Todd Park speaks: Free the data!
Todd Park is definitely one of health care IT’s good guys. Todd was the brains (but not the mouth!) behind athenahealth. Since he left athenahealth, he spent a year back in California doing angel investing (Ventana among others) and being a dad. But despite his desire to stay on the west coast, he was dragged into the vortex known as Washington DC, and for the last 5 months he’s been the (first) CTO of HHS. (BTW he cashed out his investments, and politely turned down my proposal to “care for” his cash while he was being a public servant!)
Yesterday at the Health IT Summit for Government Leaders, Todd gave the keynote. He describes his job as unlocking HHS’ “inner mojo” in terms of data use and technology innovation. So what are the big deals he sees? (These are my notes on his fast talking!)
1) HITECH/ARRA was not about for paying for software. It’s to incent “meaningful use”. He wants to make sure that people understand that the NHIN (National Health Information Network) is not a thing. It’s a set of policies and services that people can use to make health data work over the Internet. It is NOT a parallel network. And at the end of the day, what’s going to make this work is the private sector — including vendors modifying their products to match these policies.
2) Leveraging the power of HHS data for public good. The amount of data HHS has is “ridiculous”. It has a set of sets of data. Todd is a paid up member of Tim Berners-Lee “free the data” club. They’re adding all kinds of data sets to data.gov including every grant, patent et al licensed/paid for by HHS. Todd calls this “data liberacion”. They’re also creating community health maps where data on community health performance can be mashed up with other types of maps (real estate, job listings, et al). In addition they’re doing “smart targeting”—it’s an attempt to combine findings from different/disparate data sets without waiting to do the big database integration. He’s hoping to use techniques from the intelligence community that it uses to link, say emails and bank wires, to do something similar to track, say, disease outbreaks, drug interactions, etc.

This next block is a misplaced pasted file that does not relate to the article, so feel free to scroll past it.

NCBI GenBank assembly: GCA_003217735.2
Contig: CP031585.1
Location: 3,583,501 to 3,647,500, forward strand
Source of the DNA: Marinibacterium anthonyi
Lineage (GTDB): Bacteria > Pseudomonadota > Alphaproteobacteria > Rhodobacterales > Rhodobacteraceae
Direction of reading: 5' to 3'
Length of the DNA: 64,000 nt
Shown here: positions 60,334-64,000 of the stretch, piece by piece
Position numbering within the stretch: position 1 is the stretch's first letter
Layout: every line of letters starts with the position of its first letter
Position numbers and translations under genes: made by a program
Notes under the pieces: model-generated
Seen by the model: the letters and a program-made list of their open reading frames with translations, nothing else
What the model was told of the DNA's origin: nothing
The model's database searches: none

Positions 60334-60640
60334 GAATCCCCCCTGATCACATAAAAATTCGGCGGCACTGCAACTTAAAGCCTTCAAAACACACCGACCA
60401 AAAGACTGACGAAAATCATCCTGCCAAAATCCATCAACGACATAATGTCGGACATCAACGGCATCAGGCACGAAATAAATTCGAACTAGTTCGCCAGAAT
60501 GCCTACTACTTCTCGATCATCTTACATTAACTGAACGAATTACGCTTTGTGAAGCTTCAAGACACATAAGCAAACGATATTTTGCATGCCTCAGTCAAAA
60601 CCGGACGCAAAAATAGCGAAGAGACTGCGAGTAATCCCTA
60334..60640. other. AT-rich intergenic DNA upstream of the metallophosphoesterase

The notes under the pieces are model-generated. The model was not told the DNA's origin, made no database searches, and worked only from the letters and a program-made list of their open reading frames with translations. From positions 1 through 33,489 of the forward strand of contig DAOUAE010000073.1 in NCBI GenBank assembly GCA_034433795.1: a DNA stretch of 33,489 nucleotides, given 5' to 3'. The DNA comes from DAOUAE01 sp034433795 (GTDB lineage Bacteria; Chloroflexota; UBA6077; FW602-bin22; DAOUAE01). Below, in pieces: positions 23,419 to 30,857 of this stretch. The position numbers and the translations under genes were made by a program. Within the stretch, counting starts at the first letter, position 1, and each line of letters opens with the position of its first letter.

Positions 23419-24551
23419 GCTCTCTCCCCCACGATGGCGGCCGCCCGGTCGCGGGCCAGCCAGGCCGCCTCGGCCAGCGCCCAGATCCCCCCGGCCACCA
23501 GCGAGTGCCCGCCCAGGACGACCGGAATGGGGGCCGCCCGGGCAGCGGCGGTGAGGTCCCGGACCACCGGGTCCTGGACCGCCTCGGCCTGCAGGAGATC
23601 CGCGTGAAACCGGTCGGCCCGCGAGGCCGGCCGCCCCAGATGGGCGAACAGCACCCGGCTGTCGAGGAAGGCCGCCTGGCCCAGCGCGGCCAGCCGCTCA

3) The power of networking. HHS has started by using the power of YouTube to crowdsource a public service announcement, and the contest itself got a huge bunch of publicity. They’ve also created a food safety widget that can be put into different sites. He now wants to add this type of crowdsourcing to the community health maps—he thinks that the country can become a giant learning lab. At the moment there’s huge irrational variation in across geography “heat maps” of data on not just cost, but also all types of health measures. Todd says that some parts of America have already solved many problems, but they need to get the word out. He thinks that networking will get this done! Todd wants to “smart bomb” some internal barriers to making some of this stuff work.
Matthew’s take: Todd, with Aneesh Chopra, Will Yu and many others who’ve newly joined the Federal government, are awash with new ideas…and very hopeful about using the tools of Web 2.0 and data leverage to get stuff done. And with good reason as this has worked well in the private sector (outside of health care). The question, as ever, is whether using data and technology to show problems and show potential solutions will be enough in a health care system that tends to eat and destroy useful innovation—especially where it threatens established (if irrational) income streams.
But the most encouraging thing (and my tea leaf reading suggests that Todd and Aneesh are pretty much directly responsible for this) is the clarification that the Internet is the national health information network, and that web-based tools technologies and infrastructure that have been so effective in the rest of society, are going to be the basis for the future of Federal health care IT planning.